Raising Patient Children
April 28, 2014
Posted in: Parenting
Wait in line. Wait your turn. Wait until you are called on. From a very young age, children are asked to exercise patience in group settings. How well they demonstrate patience among their peers depends largely on whether they’re asked to practice patience at home.
While some children (and adults!) are more patient by nature, patience is a virtue that can be taught in simple ways at home. Here are some ways how.
Teach delays. Instead of rushing to your child at his first peep—whether he’s crying out for your attention from his bedroom or the bathroom—know that, if his safety isn’t at risk, it’s okay to wait a little bit. You may even find that he learns life skills more quickly, from soothing himself to sleep to doing his business in the bathroom solo, by having him wait.
Implement a “no interruptions” rule. If you can’t remember the last time you finished a conversation with another adult, it’s probably time to implement this rule at home. It lets your child know that she is not the only person in the world who requires your attention, and that it’s just plain rude to interrupt mom or dad.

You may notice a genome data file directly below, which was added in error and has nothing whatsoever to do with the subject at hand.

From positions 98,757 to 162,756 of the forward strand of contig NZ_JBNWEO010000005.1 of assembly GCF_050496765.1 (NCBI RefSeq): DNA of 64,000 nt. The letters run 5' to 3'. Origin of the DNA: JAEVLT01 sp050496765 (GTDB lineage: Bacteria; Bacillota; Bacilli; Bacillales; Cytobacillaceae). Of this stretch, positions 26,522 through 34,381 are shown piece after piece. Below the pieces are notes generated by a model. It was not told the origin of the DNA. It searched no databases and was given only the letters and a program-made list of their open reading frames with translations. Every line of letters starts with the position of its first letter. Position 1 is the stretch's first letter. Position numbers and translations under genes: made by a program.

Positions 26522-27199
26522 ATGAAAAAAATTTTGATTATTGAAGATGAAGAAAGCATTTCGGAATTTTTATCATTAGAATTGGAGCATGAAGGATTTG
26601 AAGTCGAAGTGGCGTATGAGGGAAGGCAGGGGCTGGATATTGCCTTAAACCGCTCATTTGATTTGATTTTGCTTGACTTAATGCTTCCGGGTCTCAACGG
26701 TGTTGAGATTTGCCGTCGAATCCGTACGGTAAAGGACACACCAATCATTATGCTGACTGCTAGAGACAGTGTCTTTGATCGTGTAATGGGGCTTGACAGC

Perform activities that demonstrate patience. Children often learn intangible concepts like patience best through tangible examples. Some ideas: have your child plant seeds, water them, and see how long it takes them to grow. Or, if you’re anticipating a special day, let your child mark off the days of the month on a calendar in countdown fashion.
Recognize that a child’s patience has limits. It’s important to remember that, although we want our children to be able to practice patience, it’s not learned overnight; nor do children possess the same degree of patience that we as adults can exhibit.
Celebrate even small acts of patience. Maybe it’s the first time your child hasn’t interrupted you while you’re on the phone. Or perhaps he’s finally let his younger sibling have a turn at his favorite toy without grabbing it out of her hands. Whatever the act of patience, let your child know how proud you are of him. Positive reinforcement is the best way to grow a virtue.
Model the desired behavior. Whether you’re trying to get out the door in the morning or stuck in traffic with your child in the back seat, remember: you are serving as her role model of patience, or lack thereof.
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